We've seen robot conductors before, even robots performing in a Wiimote ensemble, but not too many robots have been incorporated as full-fledged members of an orchestra that includes human musicians. The Karmetic Machine Orchestra does just that, and also blends electronic and world music, resulting in some unusual grooves.
The folks behind Karmetic--described as a think tank of artists and engineers exploring a digital renaissance--build robot musicians and get them to interact with human counterparts playing modified instruments like electronic sitars.
Based at California Institute of the Arts in Los Angeles, Karmetic is led by music supervisor Ajay Kapur, who's trained in classical Indian music, and production designer Michael Darling. Following its premiere in January (see vid below), the group is getting ready for another show at CalArts on May 13.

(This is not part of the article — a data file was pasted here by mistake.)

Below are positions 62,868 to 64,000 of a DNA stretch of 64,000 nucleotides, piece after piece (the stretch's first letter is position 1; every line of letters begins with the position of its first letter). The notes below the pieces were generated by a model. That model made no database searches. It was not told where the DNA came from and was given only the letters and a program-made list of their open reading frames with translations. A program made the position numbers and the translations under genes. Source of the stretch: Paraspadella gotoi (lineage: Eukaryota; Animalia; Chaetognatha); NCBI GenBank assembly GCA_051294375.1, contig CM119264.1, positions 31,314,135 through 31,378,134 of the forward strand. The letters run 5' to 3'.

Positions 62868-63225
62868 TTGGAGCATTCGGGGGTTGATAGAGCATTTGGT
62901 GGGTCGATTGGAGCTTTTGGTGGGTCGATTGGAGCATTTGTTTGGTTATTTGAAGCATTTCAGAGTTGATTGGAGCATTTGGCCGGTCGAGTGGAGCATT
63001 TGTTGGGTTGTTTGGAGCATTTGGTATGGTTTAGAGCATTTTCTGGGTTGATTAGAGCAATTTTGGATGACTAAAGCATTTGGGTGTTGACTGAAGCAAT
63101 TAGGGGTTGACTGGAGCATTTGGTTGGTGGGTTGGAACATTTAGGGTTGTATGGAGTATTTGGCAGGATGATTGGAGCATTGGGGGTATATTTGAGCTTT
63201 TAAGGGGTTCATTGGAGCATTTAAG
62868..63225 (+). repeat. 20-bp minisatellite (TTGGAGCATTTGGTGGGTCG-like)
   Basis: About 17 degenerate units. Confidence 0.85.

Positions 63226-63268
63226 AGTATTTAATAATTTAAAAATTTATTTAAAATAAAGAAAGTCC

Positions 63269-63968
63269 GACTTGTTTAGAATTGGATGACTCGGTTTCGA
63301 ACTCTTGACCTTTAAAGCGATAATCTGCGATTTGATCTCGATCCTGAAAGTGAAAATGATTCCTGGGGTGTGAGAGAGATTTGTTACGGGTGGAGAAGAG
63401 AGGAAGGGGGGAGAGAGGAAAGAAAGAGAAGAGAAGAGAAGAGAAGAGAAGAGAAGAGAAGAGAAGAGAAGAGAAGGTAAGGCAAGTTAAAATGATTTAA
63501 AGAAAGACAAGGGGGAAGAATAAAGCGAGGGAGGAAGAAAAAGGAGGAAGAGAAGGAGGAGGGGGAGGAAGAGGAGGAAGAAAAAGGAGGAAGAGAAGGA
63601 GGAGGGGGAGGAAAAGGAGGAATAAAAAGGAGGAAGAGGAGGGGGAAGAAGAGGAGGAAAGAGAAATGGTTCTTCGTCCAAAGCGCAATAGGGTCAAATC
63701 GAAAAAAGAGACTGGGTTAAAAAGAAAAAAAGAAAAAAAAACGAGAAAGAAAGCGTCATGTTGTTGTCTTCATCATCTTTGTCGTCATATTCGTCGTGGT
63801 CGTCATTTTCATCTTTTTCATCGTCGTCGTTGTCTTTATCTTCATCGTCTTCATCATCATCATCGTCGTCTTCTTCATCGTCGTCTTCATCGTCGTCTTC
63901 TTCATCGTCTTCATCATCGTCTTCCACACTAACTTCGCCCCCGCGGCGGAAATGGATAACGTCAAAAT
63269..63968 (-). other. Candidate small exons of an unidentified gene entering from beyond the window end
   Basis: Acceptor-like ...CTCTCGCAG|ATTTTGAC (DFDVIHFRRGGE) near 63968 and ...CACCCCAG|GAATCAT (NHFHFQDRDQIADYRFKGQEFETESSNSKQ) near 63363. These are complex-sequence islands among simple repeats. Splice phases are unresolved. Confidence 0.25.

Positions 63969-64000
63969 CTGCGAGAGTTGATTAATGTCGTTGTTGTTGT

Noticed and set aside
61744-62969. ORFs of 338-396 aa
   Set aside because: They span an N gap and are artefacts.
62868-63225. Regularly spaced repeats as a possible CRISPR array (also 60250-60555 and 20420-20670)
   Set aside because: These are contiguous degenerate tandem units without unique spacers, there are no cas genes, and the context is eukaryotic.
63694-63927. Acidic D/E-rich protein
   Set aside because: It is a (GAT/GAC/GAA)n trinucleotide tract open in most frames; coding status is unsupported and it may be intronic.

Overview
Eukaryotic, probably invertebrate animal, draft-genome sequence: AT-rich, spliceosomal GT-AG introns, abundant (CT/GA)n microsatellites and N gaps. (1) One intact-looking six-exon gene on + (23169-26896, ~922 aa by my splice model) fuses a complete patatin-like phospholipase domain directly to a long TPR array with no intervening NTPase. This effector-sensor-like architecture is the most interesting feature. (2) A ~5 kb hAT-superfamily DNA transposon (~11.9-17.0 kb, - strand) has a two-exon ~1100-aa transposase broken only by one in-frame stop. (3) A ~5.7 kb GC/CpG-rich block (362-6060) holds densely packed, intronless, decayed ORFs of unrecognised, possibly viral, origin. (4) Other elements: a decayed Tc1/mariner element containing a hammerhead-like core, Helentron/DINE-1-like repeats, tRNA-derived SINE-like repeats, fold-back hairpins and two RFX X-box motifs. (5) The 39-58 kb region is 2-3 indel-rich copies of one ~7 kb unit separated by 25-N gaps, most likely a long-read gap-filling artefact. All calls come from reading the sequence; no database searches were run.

The laptop-driven orchestra has three custom-built robot percussionists and aims to add two more. In its debut show, it had more than 10 performers, 43 actuators, and 65 speakers. Robot drummer MahaDeviBot, for instance, plays 12 instruments including bells, finger cymbals, and gongs. It also has a bouncing Hindu goddess "face" that indicates the tempo.
The robots use sensor data to interpret gestures made by human performers in the orchestra. Apparently, they can be programmed to perform music as well as receive commands from the modified instruments played by their fellow musicians.
When the robots play without human accompaniment, the music is rather lugubrious (I can't really imagine it climbing the charts on Cybertron, but Marvin the Paranoid Android would probably love it). When human musicians and dancers join in, though, it becomes quite magical. CalArts' Walt Disney Modular Theater should be a perfect setting for the free show next week.